health spas in Greece, natural healing in Greece, natural healing spas, healing spas, Edipsos has to be one of the most amazing resorts in the word when it comes to healing mineral baths. There are more than eighty individual springs with waters ranging from 28 to 86 degrees centigrade, which can be quite hot. These springs are said to be effective in curing problems such as rheumatoid and inflammatory arthritis, degenerative arthritis, spondylo-arthritis, myalgia, neuralgia, lumbago, neuritis, backaches, tendonitis, vessel diseases, diseases of the endocrine cycle  and post traumatic inflammation. A number of gynecological complaints can be remedied such as salpigitis, endometrititis infertility, and ovarian deficiency. They also say it can cure men's potency problems. There are also many privately owned spa facilities, baths and pools, some of which belong to the hotels. Nature has also chipped in for a rare combined experience where the warm water gushes from the sea bed.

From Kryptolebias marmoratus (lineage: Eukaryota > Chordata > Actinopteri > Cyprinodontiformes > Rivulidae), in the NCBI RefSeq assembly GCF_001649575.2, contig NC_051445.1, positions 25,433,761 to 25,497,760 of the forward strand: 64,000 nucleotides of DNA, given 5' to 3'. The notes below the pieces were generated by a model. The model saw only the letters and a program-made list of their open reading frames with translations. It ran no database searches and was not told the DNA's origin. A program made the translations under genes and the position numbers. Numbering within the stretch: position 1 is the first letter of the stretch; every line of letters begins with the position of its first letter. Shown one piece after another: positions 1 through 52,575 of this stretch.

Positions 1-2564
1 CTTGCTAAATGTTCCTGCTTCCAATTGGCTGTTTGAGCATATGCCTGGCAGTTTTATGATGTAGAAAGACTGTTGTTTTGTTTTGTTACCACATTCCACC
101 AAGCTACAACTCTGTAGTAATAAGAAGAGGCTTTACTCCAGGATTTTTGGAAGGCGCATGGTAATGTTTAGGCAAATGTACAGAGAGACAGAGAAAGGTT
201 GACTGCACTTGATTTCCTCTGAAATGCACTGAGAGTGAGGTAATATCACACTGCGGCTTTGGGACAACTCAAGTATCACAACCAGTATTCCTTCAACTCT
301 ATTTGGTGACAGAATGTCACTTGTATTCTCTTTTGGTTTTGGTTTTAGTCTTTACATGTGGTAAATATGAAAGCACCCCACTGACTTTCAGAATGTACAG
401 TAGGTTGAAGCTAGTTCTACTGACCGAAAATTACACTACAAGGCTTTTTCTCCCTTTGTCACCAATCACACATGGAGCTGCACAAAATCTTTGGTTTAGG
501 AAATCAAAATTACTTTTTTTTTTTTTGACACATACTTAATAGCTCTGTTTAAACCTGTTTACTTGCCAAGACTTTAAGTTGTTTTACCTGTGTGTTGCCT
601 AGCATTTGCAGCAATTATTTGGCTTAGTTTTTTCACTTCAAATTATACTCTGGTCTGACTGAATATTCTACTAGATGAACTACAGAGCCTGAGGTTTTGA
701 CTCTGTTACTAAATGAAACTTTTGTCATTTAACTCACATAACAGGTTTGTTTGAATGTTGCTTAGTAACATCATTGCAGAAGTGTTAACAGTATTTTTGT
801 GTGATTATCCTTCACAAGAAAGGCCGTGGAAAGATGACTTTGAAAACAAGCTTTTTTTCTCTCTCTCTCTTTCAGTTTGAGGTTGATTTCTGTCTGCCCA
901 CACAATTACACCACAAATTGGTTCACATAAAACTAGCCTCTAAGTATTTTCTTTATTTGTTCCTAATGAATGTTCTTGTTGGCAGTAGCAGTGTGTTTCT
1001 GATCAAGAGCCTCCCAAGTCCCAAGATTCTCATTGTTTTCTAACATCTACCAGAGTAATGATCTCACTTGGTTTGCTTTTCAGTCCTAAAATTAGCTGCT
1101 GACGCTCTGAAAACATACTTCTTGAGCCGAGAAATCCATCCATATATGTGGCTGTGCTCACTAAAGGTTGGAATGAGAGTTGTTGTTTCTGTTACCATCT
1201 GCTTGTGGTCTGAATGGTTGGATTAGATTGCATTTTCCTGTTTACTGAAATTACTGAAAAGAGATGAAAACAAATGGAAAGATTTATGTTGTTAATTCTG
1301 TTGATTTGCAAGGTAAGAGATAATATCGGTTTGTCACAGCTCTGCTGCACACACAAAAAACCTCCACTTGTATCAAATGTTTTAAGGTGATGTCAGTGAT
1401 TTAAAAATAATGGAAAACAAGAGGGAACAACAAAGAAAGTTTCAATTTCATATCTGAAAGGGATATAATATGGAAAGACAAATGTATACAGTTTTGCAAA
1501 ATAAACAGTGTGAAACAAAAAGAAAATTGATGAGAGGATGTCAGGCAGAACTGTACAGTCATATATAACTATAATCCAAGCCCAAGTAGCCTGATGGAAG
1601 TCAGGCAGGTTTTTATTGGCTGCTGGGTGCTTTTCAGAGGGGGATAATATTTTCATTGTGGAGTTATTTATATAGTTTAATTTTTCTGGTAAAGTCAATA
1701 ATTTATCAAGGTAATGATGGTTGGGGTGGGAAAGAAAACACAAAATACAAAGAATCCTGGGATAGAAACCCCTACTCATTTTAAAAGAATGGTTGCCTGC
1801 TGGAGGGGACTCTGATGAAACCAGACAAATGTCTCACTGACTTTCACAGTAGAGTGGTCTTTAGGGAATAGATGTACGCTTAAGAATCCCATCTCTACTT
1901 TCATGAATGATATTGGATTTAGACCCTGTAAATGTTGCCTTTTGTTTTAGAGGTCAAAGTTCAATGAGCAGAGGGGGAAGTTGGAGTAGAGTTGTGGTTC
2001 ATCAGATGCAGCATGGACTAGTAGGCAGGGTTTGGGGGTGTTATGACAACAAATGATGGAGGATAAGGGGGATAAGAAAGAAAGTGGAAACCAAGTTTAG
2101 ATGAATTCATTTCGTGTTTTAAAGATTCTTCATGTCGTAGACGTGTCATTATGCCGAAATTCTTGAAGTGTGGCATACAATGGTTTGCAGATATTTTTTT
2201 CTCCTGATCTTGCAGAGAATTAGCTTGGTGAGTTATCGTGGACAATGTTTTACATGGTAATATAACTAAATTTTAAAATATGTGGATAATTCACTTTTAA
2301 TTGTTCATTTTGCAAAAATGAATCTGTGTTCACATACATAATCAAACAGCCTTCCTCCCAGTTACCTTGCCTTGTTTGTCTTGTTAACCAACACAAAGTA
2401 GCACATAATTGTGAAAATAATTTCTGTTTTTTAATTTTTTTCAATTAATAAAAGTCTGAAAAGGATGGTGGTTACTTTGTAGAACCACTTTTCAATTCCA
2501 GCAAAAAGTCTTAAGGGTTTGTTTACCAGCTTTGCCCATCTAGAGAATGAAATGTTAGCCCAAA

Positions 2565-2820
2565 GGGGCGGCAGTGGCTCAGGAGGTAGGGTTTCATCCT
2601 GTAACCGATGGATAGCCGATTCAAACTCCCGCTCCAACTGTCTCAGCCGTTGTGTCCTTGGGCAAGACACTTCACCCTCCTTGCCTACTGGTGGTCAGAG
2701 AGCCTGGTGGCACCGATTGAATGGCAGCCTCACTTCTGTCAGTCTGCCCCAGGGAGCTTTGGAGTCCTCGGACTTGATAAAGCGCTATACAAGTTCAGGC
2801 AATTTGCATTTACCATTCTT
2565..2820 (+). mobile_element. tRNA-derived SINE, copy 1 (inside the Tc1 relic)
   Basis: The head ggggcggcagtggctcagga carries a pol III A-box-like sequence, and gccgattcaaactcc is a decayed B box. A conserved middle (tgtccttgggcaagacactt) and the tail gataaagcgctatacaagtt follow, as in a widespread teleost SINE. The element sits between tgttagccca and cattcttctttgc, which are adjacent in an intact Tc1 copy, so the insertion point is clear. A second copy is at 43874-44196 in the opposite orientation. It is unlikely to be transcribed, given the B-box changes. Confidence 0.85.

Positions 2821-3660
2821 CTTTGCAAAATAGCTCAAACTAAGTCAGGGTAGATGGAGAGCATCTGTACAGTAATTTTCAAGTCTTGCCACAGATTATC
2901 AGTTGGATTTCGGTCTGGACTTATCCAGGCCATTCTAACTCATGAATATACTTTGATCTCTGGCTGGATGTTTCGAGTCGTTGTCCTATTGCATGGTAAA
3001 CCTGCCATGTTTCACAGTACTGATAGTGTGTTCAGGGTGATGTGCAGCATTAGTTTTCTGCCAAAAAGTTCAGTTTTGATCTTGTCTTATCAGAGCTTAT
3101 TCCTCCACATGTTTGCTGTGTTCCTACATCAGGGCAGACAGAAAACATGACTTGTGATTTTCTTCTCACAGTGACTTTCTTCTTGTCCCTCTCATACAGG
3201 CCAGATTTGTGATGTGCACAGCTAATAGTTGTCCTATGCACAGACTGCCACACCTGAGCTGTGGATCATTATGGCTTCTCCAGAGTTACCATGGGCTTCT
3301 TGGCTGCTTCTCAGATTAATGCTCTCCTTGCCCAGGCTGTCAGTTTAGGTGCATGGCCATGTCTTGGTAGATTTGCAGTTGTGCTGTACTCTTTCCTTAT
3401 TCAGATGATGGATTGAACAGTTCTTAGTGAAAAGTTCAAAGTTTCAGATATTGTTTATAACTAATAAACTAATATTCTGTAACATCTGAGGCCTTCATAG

We went to visit Poppy and Amarandi at their hotel and they gave us a tour of the facilities. It was a little rough on our daughter Amarandi who loves swimming pools. Her eyes lit up as we walked through the lobby and she spotted the giant blue swimming pool and as we were greeted by Spiros, a muscular physical therapist, she leaned over to touch the water. "Don't touch it!" yelled Spiros, snatching her hand from whatever was in the pool that could be so healthful to old people and yet deadly to children. There was probably no reason a child could not go into the water but as we discovered in later journeys to spas and hot springs in Lesvos, its the general opinion that children and hot mineral water do not mix, for whatever reason, based on medical fact or old wives tale.

Edipsos Thermal Spa

The Edipsos Thermal Spa